Advertisement

The Nation | TEXT OF THE NATIONAL INTELLIGENCE ESTIMATE

`The Iraq Jihad Is Shaping a New Generation of Terrorist Leaders'

September 27, 2006|From the Associated Press

The declassified four pages of a 30-page National Intelligence Estimate, which represents a consensus of all 16 U.S. intelligence agencies, made public Tuesday by the White House:

United States-led counter-terrorism efforts have seriously damaged the leadership of Al Qaeda and disrupted its operations; however, we judge that Al Qaeda will continue to pose the greatest threat to the homeland and U.S. interests abroad by a single terrorist organization. We also assess that the global jihadist movement, which includes Al Qaeda, affiliated and independent terrorist groups, and emerging networks and cells, is spreading and adapting to counter-terrorism efforts.

* Although we cannot measure the extent of the spread with precision, a large body of all-source reporting indicates that activists identifying themselves as jihadists, although a small percentage of Muslims, are increasing in both number and geographic dispersion.

* If this trend continues, threats to U.S. interests at home and abroad will become more diverse, leading to increasing attacks worldwide.

* Greater pluralism and more responsive political systems in Muslim-majority nations would alleviate some of the grievances jihadists exploit. Over time, such progress, together with sustained, multifaceted programs targeting the vulnerabilities of the jihadist movement and continued pressure on Al Qaeda, could erode support for the jihadists.

We assess that the global jihadist movement is decentralized, lacks a coherent global strategy and is becoming more diffuse. New jihadist networks and cells, with anti-American agendas, are increasingly likely to emerge. The confluence of shared purpose and dispersed actors will make it harder to find and undermine jihadist groups.

* We assess that the operational threat from self-radicalized cells will grow in importance to U.S. counter-terrorism efforts, particularly abroad but also in the homeland.

* The jihadists regard Europe as an important venue for attacking Western interests. Extremist networks inside the extensive Muslim diasporas in Europe facilitate recruitment and staging for urban attacks, as illustrated by the 2004 Madrid and 2005 London bombings.

We assess that the Iraq jihad is shaping a new generation of terrorist leaders and operatives; perceived jihadist success there would inspire more fighters to continue the struggle elsewhere.

* The Iraq conflict has become the "cause celebre" for jihadists, breeding a deep resentment of U.S. involvement in the Muslim world and cultivating supporters for the global jihadist movement. Should jihadists leaving Iraq perceive themselves, and be perceived, to have failed, we judge fewer fighters will be inspired to carry on the fight.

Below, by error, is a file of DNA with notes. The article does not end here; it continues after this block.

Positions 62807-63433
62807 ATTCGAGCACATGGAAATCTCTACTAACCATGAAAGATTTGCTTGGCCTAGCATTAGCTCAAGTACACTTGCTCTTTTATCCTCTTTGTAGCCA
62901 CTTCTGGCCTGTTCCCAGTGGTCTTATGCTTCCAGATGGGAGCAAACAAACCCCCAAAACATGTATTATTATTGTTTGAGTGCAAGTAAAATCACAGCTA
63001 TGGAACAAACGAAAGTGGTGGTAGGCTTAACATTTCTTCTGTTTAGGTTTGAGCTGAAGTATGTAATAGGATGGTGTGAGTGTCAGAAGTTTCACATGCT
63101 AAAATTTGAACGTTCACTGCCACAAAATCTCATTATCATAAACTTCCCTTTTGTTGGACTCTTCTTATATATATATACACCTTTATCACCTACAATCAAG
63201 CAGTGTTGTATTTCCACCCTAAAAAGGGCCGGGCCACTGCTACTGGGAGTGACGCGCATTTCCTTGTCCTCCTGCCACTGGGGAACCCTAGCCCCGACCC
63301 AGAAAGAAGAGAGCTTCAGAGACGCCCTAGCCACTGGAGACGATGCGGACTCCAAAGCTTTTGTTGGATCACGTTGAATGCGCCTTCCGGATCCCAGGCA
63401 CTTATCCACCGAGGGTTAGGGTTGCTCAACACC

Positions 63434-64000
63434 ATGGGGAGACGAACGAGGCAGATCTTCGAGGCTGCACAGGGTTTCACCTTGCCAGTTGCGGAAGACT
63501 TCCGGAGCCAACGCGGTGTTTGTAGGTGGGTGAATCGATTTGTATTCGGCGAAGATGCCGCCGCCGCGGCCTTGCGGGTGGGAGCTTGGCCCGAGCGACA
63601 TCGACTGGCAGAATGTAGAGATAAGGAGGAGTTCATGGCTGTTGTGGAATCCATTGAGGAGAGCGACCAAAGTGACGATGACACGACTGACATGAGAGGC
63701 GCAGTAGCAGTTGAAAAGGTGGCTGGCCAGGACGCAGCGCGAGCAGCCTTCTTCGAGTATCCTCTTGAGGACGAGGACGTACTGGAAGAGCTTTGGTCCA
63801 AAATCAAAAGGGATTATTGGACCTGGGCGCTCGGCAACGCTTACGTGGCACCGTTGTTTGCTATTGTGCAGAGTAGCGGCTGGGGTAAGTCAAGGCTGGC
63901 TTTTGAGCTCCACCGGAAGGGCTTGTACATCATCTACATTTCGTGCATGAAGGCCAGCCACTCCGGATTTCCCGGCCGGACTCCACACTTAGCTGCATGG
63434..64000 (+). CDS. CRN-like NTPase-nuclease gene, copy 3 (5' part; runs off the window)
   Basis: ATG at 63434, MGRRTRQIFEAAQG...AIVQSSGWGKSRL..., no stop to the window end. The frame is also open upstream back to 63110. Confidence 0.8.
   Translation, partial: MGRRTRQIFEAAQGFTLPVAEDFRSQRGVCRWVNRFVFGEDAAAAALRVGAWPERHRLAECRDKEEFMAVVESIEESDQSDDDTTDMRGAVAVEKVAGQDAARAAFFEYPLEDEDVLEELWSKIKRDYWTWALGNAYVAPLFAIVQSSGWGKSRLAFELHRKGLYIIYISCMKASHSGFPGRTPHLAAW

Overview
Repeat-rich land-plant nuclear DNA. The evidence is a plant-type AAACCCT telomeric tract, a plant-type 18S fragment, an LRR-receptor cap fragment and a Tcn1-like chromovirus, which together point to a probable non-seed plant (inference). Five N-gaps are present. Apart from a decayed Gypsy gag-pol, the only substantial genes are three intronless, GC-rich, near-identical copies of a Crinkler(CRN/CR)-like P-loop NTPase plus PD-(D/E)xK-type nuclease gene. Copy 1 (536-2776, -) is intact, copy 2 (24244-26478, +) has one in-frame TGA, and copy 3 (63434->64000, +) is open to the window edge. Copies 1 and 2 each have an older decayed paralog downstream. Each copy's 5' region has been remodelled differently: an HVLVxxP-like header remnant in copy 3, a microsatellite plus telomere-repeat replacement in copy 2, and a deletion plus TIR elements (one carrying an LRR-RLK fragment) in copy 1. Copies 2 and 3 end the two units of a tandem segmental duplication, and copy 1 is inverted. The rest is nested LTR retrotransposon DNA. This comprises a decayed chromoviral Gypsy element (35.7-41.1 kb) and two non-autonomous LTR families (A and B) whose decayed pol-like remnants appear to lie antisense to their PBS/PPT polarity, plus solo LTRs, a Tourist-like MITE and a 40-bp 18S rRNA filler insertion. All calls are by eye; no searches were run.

We assess that the underlying factors fueling the spread of the movement outweigh its vulnerabilities and are likely to do so for the duration of the timeframe of this estimate.

* Four underlying factors are fueling the spread of the jihadist movement: 1. Entrenched grievances, such as corruption, injustice, and fear of Western domination, leading to anger, humiliation and a sense of powerlessness; 2. the Iraq jihad; 3. the slow pace of real and sustained economic, social and political reforms in many Muslim majority nations; and 4. pervasive anti-U.S. sentiment among most Muslims, all of which jihadists exploit.

Concomitant vulnerabilities in the jihadist movement have emerged that, if fully exposed and exploited, could begin to slow the spread of the movement. They include dependence on the continuation of Muslim-related conflicts, the limited appeal of the jihadists' radical ideology, the emergence of respected voices of moderation and criticism of the violent tactics employed against mostly Muslim citizens.

* The jihadists' greatest vulnerability is that their ultimate political solution -- an ultraconservative interpretation of Sharia-based governance spanning the Muslim world -- is unpopular with the vast majority of Muslims. Exposing the religious and political straitjacket that is implied by the jihadists' propaganda would help to divide them from the audiences they seek to persuade.

* Recent condemnations of violence and extremist religious interpretations by a few notable Muslim clerics signal a trend that could facilitate the growth of a constructive alternative to jihadist ideology: peaceful political activism. This also could lead to the consistent and dynamic participation of broader Muslim communities in rejecting violence, reducing the ability of radicals to capitalize on passive community support. In this way, the Muslim mainstream emerges as the most powerful weapon in the war on terror.

* Countering the spread of the jihadist movement will require coordinated multilateral efforts that go well beyond operations to capture or kill terrorist leaders.

Advertisement
Los Angeles Times Articles
|
|
|